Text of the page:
That being said, losing weight has always been a challenge because I can't use the "easy" fixes. "Replace your soda with diet soda." and "Stop cooking in bacon fat." Um... yeah, I don't cook in bacon fat and the diet soda makes me sick.

Anonymous said...

You are so right -- the key is to BE INFORMED.

There is too much misinformation, and too many consumers simply walk into a store, read a label, and think they know what food to eat. Get educated!

There's a great (and surprisingly unbiased) resource list over at the Dietary Supplement Information Bureau. It's worth checking out, and a better reference I've found than Wikipedia

foods to lower cholesterol said...

I agree diet products can cost more. I have tried dieting but It cost me a lot.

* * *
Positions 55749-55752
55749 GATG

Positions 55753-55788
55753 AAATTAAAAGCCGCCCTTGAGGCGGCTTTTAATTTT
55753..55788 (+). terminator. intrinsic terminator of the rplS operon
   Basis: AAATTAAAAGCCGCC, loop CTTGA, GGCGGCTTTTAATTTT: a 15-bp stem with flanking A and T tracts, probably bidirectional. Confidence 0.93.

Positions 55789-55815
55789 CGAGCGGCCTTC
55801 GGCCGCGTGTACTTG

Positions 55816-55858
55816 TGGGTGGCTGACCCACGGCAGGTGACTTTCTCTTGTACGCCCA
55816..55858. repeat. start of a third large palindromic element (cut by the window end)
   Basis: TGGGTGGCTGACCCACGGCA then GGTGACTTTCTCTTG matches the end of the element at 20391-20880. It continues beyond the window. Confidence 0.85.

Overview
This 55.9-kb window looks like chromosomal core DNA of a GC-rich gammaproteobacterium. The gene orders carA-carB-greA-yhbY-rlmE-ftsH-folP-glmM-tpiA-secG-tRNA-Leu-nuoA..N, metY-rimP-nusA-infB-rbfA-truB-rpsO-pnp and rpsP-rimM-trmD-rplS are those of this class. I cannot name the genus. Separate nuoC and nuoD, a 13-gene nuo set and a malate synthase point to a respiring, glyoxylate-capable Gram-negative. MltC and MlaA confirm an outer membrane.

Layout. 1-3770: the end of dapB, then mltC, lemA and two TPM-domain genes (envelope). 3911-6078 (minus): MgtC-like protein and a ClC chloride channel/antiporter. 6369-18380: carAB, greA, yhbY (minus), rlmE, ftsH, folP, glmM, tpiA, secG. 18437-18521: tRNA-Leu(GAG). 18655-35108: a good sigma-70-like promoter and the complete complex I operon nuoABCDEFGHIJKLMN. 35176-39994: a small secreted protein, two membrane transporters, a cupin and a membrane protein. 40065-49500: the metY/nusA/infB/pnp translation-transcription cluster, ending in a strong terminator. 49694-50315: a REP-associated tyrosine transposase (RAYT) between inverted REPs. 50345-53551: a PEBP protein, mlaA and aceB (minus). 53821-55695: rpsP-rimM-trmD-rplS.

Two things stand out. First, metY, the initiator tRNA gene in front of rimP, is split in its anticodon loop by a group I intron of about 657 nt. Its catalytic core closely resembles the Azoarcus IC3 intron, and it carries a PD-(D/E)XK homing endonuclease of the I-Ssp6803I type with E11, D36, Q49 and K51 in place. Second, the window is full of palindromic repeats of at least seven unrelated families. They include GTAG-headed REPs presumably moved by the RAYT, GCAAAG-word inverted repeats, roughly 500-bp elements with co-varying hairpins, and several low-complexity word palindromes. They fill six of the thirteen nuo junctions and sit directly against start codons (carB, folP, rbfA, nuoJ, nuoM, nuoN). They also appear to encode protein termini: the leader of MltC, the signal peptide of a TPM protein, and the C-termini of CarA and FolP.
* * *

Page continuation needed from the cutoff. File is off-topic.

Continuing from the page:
spotter said...

I'm really late on the commenting, but amen to all of it. There was an interesting article in the NYT this week about the "nutritional halo" surrounding certain diet foods that made people underestimate the amount of calories in them. The Snackwell Syndrome continues.

Oh, I fell prey to it, too. Then I tried subbing in full-fat versions, thinking it would be more satisfying and I'd eat less. Nope. I gained 70 lbs. in ten years instead. But you know...halo and all, most of the processed diet stuff doesn't even taste that good. Didn't stop me from inhaling it, however.

After much battling, I figured out what foods were problematic and didn't keep them in the house anymore (I'm guessing this would be harder if I had a significant other or children). What's left are fruit, veg, grains, legumes, lean protein (sometimes meat or fish, mostly tofu), tea, coffee, milk and water. Bread's mostly out; so are cheese and sugar. (That "mostly" gives me enough wiggle room to be sensible without driving myself crazy.)

I read nutritional labels like a fiend, and I measure a lot, since my idea of a cup of cereal and an actual cup of cereal often differ radically. And I try to make real food from sites like this one. :) Thanks!